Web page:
- The bad news is that you can’t prevent your dog from having back issues if they have IVDD. There doesn’t have to be an external cause for back pain or issues in a dog with IVDD. A dog can be perfectly fine one day and wake up paralyzed the next morning. There ARE precautions you can take to “stack the cards in favor” of a dog with IVDD but, again, you can’t control whether they will need medical treatment or not.
- If your dog is struck by IVDD, there are two primary methods of treatment. Surgery may be recommended to repair the spine. I’ve been told by the people I know that have needed surgery for their dogs that it can cost an average of $5,000 and as much as $10,000. Your vet will recommend the best treatment but surgery is not the only option is some cases. Sometimes it’s not even the best option. The other most recommended treatment is strict crate rest – 6 to 8 weeks of medication and very little to no activity (basically, resting in the crate unless they are going out to potty). Some alternative treatments like cold laser therapy and acupuncture have also been known to help with the healing.
- It’s been found that most dogs who are going to develop back problems due to IVDD do so between the ages of 3 and 8 years old.
- Getting a Dachshund is playing roulette. Approximately 25% of Dachshunds, at some point in their lives, suffer from damage to the discs in their spines to the extent that they require veterinary treatment. Many more have milder symptoms that may not be obvious to the eye. The condition is strongly linked to the genes that cause Dachshunds to have short legs but other genes may also be involved. All of the genes that influence IVDD have not been identified so genetic tests are not available to detect animals susceptible to the condition or those likely to have affected puppies. (Source) That means that no one – not even a “reputable breeder” can guarantee which Dachshunds will develop IVDD and which ones won’t.
- Just because your Dachshund has IVDD doesn’t mean they can’t live a happy, normal life. In severe cases, a dog might need a wheelchair to get around and have some special needs but will still live life to the fullest. A lot of Dachshunds moderately or fully recover after treatment and can go back to their normal activities (with a few precautions, of course).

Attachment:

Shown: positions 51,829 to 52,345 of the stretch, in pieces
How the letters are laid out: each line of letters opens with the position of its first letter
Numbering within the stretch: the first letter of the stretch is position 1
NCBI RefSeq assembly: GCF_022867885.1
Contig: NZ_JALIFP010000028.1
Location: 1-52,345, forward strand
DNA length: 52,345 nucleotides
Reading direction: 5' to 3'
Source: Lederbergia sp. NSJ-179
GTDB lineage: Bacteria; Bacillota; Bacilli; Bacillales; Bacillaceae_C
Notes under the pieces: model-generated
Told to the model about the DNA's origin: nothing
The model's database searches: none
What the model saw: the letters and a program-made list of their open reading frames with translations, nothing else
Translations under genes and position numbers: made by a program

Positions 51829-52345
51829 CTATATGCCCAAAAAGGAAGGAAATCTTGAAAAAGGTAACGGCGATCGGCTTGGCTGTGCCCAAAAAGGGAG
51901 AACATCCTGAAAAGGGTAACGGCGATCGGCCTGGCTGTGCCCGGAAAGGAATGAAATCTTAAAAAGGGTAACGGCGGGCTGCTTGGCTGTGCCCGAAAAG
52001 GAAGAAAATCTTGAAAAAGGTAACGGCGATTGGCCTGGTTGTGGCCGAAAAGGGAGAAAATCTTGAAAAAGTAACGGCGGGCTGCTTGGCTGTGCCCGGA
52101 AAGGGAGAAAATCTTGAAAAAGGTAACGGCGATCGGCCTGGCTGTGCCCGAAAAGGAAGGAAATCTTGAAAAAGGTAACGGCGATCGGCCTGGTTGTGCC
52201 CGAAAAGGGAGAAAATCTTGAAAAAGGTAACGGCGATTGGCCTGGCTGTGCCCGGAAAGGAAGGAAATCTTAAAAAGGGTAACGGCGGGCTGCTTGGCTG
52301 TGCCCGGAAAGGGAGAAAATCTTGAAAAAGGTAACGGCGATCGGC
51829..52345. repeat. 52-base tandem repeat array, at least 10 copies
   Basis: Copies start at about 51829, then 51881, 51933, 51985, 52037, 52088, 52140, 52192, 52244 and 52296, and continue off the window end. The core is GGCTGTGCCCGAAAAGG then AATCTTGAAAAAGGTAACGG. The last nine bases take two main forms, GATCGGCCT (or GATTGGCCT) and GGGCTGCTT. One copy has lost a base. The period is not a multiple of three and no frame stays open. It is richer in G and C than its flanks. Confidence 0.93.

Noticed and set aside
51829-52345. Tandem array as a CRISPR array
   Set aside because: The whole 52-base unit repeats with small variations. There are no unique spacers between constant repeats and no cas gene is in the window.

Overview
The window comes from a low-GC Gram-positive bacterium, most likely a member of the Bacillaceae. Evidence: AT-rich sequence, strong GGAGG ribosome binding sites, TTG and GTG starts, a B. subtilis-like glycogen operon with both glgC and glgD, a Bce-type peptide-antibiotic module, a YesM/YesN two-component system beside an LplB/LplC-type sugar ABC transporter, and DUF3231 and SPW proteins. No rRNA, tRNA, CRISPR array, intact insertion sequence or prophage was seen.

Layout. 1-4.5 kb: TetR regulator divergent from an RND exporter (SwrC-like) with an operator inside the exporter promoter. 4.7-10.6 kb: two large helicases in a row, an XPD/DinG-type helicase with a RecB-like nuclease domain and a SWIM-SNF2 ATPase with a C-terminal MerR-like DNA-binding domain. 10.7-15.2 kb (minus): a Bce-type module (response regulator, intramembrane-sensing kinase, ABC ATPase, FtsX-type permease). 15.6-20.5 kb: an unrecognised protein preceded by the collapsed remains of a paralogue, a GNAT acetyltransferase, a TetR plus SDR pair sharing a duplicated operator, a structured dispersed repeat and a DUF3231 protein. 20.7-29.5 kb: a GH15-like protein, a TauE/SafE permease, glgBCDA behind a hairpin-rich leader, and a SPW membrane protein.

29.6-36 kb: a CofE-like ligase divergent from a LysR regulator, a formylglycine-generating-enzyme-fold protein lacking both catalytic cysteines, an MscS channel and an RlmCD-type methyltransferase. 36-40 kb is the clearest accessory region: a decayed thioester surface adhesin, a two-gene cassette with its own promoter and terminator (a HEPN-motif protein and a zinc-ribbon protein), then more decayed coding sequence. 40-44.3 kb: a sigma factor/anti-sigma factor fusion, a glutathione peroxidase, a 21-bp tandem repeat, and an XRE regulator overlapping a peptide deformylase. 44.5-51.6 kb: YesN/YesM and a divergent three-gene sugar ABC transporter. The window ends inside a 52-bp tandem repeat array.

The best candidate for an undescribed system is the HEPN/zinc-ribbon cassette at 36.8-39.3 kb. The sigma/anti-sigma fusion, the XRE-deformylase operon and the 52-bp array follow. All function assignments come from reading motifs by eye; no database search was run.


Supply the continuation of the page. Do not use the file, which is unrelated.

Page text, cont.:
- Although Dachshunds are the breed with the highest incidence of IVDD they are not the only breed that is susceptible to IVDD. Other breeds include Beagles, Basset Hounds, Pugs, Pekigneses, Chihuahuas, Shih Tzus, Jack Russel Terriers, Mini Poodles, Mini Pinchers, Bichons, Cocker Spaniels, plus a few more.
IVDD Symptoms and What to Do
So what are the signs and symptoms that could mean your dog is suffering from an IVDD-related injury?
The most common are:
- Walking wobbly or “drunk”
- Standing with their back hunched
- Showing signs of pain like shivering, rapid breathing, hiding in a corner or den (like crate or nook), and refusing to eat
- Yelping or crying out if you touch them
- suddenly paralyzed or not able to stand
What should you do if you think your dog has a back injury from IVDD?
- Keep your dog from moving around. If they are in severe pain, they may do this on their own. If not, put them in a crate or wrap them in a towel and hold them.
- Immediately take your dog to the vet. Take them to an emergency clinic if you have to. Time is of the essence. A veterinarian will determine the cause of your Dachshunds back pain or lameness and determine whether it is IVDD or something else.
If the injury is mild, crate rest and medication may be all that your dog needs.